Challenging cultural expectations towards parking(Stuart Donovan, Reinventing Parking, Dec. 21, 2012)
Also discussed here: Should the Market Alone Determine Parking Supply?(Eric Jaffe, The Atlantic Cities, Oct. 9, 2012)
Today we review a post from a transport engineer in New Zealand about the recent reforms in parking regulations there and in San Francisco and London where the minimum parking requirement for developers for off-street parking has been replaced with a parking on demand approach for onstreet parking that has both reduced building costs and increased the overall amount of parking spaces available. As the article points out, this result is counter-intuitive because most people in large cities believe that there is never enough parking and what there is overpriced. More efficient use of parking has been shown to reduce unnecessary driving and congestion in urban areas with improved air quality as a side benefit. Don't more cities need to look at this?
“the topic of parking .. one of those topics you should avoid bringing up in the course of polite conversation, lest you wish to offend your hosts…while many cities tend to have an over-supply of under-priced parking, most inhabitants of those cities believe exactly the opposite”
“the supply of off- and on-street parking will always struggle to keep pace with the rate that cities grow. And of course combining constrained supply with growing demand will lead almost inexorably to higher prices. This relationship is the main reason why larger cities tend to command higher parking prices”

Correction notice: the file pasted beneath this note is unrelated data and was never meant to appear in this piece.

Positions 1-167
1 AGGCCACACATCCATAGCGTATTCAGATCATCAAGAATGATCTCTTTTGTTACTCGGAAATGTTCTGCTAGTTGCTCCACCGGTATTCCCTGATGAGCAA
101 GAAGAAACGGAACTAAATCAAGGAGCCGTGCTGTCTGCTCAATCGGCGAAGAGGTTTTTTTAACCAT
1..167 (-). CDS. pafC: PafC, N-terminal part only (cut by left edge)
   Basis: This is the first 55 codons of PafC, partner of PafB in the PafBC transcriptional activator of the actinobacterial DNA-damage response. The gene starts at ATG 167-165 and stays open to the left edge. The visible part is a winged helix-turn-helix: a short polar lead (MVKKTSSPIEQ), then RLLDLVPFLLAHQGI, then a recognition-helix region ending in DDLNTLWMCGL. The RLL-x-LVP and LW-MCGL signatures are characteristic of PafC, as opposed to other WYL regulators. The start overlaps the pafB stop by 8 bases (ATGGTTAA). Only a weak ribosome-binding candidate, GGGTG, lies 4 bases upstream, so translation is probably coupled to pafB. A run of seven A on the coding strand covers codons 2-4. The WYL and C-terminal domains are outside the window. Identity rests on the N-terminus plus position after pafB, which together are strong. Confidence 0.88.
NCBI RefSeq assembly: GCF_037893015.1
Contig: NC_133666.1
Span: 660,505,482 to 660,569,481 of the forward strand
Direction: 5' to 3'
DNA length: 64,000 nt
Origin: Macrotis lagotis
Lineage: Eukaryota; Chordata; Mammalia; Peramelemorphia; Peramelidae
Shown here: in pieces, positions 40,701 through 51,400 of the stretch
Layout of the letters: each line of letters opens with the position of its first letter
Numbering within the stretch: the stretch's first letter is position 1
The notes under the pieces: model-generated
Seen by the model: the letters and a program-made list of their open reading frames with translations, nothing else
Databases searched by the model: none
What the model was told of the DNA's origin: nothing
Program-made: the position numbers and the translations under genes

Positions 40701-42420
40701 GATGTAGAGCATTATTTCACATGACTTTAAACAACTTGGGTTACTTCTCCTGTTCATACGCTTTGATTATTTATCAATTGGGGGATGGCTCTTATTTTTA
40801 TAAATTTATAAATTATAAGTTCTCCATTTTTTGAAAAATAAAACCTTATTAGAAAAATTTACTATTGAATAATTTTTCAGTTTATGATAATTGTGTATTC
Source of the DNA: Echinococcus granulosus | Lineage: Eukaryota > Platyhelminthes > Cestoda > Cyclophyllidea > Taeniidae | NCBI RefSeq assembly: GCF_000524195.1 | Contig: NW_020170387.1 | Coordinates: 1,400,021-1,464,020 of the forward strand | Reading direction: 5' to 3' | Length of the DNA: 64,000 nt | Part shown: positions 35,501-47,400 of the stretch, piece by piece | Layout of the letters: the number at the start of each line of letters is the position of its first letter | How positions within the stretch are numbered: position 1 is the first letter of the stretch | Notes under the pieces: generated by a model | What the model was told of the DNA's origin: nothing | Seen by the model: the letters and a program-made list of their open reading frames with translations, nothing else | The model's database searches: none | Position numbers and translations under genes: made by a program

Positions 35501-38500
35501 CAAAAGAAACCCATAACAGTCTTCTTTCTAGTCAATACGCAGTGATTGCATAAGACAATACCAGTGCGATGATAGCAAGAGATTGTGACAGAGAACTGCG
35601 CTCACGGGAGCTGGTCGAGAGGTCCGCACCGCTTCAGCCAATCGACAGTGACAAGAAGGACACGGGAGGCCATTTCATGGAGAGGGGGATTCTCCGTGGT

“regulations that required new developments to provide large amounts of off-street parking. …The primary impact of minimum parking requirements was to increase the supply of parking and lower the direct cost of parking for drivers.”
“In 2004, London reformed its parking policy to encourage alternative transportation modes. The city replaced its minimum parking standard, which required developers to create a certain number of parking spaces and has been found to increase driving, with a cap on spaces…parking reform reduced the parking supply roughly 42 percent”
“after 2004.. Central London's "deregulated parking market appears to provide more parking in the densest and transit-richest areas”
“Until recently San Francisco was the only city that had really forged ahead with major on-street parking reforms.. Auckland has recently followed a similar line to San Francisco.. .. removed time-limits in most places that were covered by pay parking. In these areas prices are now the primary demand management tool: If demand goes up then rates go up, and vice versa."